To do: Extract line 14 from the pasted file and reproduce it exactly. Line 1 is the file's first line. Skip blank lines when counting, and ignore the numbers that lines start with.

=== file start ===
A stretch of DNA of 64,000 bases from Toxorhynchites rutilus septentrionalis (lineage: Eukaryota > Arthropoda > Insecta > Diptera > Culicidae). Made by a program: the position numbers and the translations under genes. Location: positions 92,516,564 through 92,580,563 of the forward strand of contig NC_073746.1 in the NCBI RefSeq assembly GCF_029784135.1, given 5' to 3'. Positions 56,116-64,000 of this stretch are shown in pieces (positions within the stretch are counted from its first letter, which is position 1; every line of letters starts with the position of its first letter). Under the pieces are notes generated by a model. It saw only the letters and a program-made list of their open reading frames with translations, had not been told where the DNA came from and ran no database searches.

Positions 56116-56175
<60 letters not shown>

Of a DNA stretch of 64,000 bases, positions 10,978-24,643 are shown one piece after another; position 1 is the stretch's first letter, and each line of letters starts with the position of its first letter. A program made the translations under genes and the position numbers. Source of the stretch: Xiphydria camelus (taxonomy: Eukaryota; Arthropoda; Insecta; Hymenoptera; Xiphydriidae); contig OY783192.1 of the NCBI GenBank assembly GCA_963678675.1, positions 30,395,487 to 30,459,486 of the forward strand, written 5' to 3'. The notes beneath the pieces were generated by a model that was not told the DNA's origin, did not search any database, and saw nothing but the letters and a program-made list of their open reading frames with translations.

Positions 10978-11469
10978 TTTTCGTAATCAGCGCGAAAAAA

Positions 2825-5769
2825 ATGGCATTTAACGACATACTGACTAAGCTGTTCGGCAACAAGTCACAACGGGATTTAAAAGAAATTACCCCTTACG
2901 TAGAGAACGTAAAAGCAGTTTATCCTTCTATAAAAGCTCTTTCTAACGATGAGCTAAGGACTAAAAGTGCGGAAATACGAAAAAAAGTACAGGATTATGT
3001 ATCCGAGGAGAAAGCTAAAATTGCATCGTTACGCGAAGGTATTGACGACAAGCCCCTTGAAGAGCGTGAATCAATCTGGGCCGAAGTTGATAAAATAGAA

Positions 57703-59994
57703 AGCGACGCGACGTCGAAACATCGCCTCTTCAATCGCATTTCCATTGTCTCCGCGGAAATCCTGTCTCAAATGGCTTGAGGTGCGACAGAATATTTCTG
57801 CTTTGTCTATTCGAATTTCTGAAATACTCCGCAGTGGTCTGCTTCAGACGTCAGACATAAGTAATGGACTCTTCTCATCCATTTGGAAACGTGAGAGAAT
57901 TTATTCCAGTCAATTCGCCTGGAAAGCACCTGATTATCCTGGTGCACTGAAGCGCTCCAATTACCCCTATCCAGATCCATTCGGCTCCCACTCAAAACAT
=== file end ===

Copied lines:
57901 TTATTCCAGTCAATTCGCCTGGAAAGCACCTGATTATCCTGGTGCACTGAAGCGCTCCAATTACCCCTATCCAGATCCATTCGGCTCCCACTCAAAACAT